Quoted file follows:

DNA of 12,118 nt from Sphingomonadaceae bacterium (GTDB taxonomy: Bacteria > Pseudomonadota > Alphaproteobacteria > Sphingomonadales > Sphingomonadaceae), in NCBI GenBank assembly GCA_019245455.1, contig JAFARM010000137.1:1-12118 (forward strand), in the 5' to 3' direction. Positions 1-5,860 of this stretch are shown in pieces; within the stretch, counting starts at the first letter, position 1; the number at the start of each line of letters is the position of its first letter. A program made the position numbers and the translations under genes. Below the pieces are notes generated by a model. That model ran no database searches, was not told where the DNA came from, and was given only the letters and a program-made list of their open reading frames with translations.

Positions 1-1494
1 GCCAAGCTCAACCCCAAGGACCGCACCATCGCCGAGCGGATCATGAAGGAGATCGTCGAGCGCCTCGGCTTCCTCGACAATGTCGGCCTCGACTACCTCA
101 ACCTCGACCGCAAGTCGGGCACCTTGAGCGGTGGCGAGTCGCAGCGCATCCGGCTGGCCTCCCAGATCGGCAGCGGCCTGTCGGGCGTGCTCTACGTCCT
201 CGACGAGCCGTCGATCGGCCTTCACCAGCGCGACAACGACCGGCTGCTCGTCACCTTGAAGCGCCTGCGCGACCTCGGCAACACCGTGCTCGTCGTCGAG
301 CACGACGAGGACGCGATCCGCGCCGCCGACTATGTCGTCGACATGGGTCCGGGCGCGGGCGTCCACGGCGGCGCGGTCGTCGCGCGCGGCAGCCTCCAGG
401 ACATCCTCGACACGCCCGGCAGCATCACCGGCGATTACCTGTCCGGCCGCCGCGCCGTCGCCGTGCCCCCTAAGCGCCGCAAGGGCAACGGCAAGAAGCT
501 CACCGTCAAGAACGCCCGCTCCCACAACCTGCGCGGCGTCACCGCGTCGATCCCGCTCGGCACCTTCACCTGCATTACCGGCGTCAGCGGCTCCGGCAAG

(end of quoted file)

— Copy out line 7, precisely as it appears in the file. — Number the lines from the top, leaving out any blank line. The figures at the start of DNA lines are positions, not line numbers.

401 ACATCCTCGACACGCCCGGCAGCATCACCGGCGATTACCTGTCCGGCCGCCGCGCCGTCGCCGTGCCCCCTAAGCGCCGCAAGGGCAACGGCAAGAAGCT